World War IIEdit

When Neville Chamberlain agreed at Munich to allow the Nazis to invade Czechoslovakia, Novák was commander of artillery in the 2nd Army in Olomouc. After the occupation of the Sudetenland he joined the military resistance organization Defense of the Nation. He managed to evade arrest, and after the Nazis occupied the rest of Czechoslovakia, when most of the organization's leaders were arrested by the Germans, Novák became its head in early 1942. He succeeded in resurrecting the organization, but was arrested by the Gestapo on June 22, 1944, and imprisoned at Pankrac.

Interrogated repeatedly and tortured at length at Petschek Palace, he did not disclose the names of his fellow resistance members, and on May 5, 1945, he was freed from prison by Prague insurgents. Despite his ill health, he was involved in the operations of the rebel group Alex, which had been commanded by General František Slunečko.[14][15]

PostwarEdit

At the end of May 1945, the war in Europe over, he became commander of the 3rd area in Brno, headed until August 1950, and was promoted, first, to Divisional General and then to General of the Army. Subsequently, he was appointed commander of the 2nd Military District.

On January 3, 1951, he was arrested in one of the many Eastern bloc purges engineered by Stalin; he was released from active military service on October 31 of that year and reduced to the rank of Private. In 1954 the Supreme Court sentenced him to 18 years in prison for high treason, but he was pardoned by the President of the Republic in September 1956.[16]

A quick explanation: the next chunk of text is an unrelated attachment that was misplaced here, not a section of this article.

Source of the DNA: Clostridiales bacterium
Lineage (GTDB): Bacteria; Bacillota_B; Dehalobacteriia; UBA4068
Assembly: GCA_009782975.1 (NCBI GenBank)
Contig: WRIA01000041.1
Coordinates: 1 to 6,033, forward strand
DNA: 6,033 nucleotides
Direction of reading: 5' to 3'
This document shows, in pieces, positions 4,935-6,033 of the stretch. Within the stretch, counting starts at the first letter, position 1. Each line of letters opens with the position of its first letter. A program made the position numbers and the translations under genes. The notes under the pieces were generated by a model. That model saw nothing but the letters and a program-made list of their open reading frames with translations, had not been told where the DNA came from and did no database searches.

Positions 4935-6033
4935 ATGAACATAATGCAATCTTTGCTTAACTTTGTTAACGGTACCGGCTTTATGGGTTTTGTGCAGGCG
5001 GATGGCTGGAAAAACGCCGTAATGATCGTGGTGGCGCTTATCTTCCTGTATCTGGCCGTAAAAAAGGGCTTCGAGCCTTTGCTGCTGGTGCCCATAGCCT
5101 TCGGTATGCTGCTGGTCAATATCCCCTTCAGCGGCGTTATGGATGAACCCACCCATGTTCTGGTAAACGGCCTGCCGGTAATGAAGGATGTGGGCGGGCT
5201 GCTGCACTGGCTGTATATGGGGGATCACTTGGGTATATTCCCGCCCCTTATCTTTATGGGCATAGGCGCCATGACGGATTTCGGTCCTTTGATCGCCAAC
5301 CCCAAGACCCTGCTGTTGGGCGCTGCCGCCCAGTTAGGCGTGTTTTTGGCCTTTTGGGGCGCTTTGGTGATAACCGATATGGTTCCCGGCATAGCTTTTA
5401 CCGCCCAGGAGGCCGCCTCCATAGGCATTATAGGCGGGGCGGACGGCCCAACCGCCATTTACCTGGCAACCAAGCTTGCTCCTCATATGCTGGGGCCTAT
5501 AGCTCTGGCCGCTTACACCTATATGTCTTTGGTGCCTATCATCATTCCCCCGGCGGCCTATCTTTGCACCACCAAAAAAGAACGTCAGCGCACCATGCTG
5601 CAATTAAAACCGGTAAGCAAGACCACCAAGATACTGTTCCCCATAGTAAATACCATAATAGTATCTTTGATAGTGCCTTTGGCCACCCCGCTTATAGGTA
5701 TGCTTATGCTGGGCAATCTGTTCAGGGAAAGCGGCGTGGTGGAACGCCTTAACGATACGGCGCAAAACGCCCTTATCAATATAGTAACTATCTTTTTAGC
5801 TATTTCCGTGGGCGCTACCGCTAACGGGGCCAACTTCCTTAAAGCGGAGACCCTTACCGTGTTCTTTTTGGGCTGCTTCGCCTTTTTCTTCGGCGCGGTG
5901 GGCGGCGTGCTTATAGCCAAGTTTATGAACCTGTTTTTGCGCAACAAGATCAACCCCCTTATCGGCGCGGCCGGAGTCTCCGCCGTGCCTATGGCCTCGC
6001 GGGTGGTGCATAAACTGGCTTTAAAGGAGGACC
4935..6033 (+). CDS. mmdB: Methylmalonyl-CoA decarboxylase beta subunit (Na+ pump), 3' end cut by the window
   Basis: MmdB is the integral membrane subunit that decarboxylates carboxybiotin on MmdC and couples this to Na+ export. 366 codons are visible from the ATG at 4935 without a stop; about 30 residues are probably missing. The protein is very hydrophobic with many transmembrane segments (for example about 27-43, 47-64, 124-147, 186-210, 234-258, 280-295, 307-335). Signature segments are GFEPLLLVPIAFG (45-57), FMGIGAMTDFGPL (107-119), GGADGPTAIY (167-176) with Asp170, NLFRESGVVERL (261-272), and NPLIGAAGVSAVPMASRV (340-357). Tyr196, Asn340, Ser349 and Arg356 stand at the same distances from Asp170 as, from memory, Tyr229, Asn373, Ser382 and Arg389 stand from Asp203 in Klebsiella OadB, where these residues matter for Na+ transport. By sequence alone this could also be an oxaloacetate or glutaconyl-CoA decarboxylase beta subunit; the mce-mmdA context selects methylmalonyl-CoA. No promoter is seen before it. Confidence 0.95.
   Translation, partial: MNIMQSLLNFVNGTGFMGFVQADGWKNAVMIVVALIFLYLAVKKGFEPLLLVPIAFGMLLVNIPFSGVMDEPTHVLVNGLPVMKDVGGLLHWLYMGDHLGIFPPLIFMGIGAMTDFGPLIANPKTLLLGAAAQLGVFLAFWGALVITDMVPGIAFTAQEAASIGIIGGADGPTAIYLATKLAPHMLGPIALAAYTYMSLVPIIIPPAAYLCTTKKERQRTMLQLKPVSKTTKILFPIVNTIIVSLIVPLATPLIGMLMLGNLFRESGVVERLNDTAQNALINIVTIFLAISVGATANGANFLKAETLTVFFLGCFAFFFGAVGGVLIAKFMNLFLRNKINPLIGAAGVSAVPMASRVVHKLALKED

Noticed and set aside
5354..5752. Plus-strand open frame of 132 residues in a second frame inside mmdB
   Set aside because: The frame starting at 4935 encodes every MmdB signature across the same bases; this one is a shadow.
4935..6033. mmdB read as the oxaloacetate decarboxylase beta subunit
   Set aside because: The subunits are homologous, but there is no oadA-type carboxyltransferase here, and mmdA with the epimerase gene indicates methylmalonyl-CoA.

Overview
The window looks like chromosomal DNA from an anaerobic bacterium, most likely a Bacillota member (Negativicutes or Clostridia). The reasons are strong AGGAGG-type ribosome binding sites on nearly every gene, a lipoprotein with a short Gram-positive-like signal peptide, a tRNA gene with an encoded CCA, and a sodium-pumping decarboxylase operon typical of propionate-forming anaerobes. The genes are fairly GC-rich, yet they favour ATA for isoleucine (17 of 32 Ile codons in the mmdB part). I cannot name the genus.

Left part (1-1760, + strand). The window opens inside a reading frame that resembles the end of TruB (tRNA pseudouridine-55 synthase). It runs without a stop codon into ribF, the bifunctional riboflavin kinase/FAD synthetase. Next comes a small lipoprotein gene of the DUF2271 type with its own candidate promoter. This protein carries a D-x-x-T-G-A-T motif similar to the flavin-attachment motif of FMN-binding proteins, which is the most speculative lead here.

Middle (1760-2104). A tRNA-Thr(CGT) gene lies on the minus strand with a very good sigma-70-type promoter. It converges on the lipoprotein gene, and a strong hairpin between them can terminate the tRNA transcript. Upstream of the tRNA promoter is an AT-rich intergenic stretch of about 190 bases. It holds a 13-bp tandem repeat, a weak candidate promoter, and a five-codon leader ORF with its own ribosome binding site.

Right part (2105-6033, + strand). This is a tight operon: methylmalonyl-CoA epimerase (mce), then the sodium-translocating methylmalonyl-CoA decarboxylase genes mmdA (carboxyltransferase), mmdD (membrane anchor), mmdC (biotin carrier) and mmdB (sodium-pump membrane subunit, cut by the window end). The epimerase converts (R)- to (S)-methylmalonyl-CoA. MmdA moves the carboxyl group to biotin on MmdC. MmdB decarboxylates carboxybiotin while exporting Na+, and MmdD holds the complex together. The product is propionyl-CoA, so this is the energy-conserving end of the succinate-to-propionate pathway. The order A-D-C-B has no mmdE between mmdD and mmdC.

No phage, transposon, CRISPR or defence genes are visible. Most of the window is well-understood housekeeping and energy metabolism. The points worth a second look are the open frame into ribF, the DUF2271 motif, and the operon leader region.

In 1967 he was restored to his full military rank and honors. Novák died on October 23, 1988, in Zadní Třebáň.[17][18]

Honors and awardsEdit

  • 1919 Order of St Stanislaus 2nd Class with Swords
  • 1919 Croix de Guerre
  • 1919 Order of Falcon with Swords
  • 1921 Victory Medal
  • 1921 Czechoslovak Revolutionary Medal
  • 1921 War Cross 1918[19]

ReferencesEdit

  1. ^ Novák, Zdeněk; Valka;
  2. ^ Novák, Zdeněk; Valka;
  3. ^ Vase Dotazy ;Vojenstvi.cz;
  4. ^ Novák, Zdeněk; Valka;
  5. ^ Vase Dotazy ;Vojenstvi.cz;
  6. ^ Novák, Zdeněk; Valka;
  7. ^ Vase Dotazy ;Vojenstvi.cz;
  8. ^ Novák, Zdeněk; Valka;
  9. ^ Vase Dotazy ;Vojenstvi.cz;
  10. ^ Novák, Zdeněk; Valka;
  11. ^ Vase Dotazy ;Vojenstvi.cz;
  12. ^ Novák, Zdeněk; Valka;
  13. ^ Vase Dotazy ;Vojenstvi.cz;
  14. ^ STEHLÍK, Eduard. NOVÁK Zdeněk. In: LÁNÍK, Jaroslav, a kol. Vojenské osobnosti československého odboje 1939-1945. Prague: Ministerstvo obrany České republiky-Agentura vojenských informací a služeb (AVIS), 2005, pp. 209-210.
  15. ^ Vase Dotazy ;Vojenstvi.cz;
  16. ^ Proceedings of Slansky Trial, Prague 1952; Red Star;
  17. ^ STEHLÍK, Eduard. NOVÁK Zdeněk. In: LÁNÍK, Jaroslav, a kol. Vojenské osobnosti československého odboje 1939-1945. Prague: Ministerstvo obrany České republiky-Agentura vojenských informací a služeb (AVIS), 2005, pp. 209-210.
  18. ^ Novák, Zdeněk; Valka;
  19. ^ Novák, Zdeněk; Valka;